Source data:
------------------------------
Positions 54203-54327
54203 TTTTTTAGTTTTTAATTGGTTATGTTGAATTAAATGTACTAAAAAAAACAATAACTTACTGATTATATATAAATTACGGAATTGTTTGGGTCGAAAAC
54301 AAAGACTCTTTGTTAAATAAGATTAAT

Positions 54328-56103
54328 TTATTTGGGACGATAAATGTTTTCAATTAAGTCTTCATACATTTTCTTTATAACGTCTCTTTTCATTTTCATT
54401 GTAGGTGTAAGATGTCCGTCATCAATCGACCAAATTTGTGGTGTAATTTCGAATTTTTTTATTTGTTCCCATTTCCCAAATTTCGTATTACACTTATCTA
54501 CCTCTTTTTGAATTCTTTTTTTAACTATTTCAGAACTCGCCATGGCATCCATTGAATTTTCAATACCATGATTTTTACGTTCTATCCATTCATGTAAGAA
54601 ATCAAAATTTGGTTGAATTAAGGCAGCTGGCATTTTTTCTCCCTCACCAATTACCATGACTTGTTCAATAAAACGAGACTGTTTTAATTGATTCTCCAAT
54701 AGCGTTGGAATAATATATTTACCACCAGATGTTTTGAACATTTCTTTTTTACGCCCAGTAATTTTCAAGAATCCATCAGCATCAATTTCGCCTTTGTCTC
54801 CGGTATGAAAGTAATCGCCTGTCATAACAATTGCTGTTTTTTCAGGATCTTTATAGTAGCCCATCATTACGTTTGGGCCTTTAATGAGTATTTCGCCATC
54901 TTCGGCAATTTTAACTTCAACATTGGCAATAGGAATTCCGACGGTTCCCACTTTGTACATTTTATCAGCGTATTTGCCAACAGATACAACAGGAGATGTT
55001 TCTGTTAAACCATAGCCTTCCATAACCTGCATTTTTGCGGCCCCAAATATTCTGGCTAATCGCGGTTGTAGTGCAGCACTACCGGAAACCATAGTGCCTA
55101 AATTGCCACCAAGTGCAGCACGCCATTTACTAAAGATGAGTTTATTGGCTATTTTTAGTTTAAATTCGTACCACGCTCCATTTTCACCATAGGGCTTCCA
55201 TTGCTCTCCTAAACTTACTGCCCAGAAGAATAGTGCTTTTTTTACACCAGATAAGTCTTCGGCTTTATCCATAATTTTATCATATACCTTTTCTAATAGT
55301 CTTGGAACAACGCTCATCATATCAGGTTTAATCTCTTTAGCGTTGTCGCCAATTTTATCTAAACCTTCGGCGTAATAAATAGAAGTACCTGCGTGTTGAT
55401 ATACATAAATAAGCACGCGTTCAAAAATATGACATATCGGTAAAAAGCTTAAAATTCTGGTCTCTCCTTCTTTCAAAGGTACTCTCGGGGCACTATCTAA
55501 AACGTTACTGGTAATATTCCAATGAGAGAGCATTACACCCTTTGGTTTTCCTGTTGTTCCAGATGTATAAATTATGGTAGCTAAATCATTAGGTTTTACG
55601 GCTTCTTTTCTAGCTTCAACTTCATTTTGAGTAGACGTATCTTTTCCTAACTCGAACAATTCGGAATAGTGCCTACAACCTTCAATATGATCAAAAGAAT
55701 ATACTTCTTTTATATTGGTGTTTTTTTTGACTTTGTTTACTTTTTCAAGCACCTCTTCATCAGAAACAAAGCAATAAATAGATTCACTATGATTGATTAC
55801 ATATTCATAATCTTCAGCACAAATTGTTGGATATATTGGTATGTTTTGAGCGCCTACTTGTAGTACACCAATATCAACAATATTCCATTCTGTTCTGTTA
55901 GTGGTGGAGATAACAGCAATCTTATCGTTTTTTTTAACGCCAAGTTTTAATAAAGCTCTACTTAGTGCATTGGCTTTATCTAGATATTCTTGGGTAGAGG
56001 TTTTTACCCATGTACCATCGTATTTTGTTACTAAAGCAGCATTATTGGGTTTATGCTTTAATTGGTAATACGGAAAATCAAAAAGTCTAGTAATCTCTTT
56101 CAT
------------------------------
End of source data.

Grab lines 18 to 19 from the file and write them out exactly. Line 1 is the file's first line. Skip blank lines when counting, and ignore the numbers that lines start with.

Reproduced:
55601 GCTTCTTTTCTAGCTTCAACTTCATTTTGAGTAGACGTATCTTTTCCTAACTCGAACAATTCGGAATAGTGCCTACAACCTTCAATATGATCAAAAGAAT
55701 ATACTTCTTTTATATTGGTGTTTTTTTTGACTTTGTTTACTTTTTCAAGCACCTCTTCATCAGAAACAAAGCAATAAATAGATTCACTATGATTGATTAC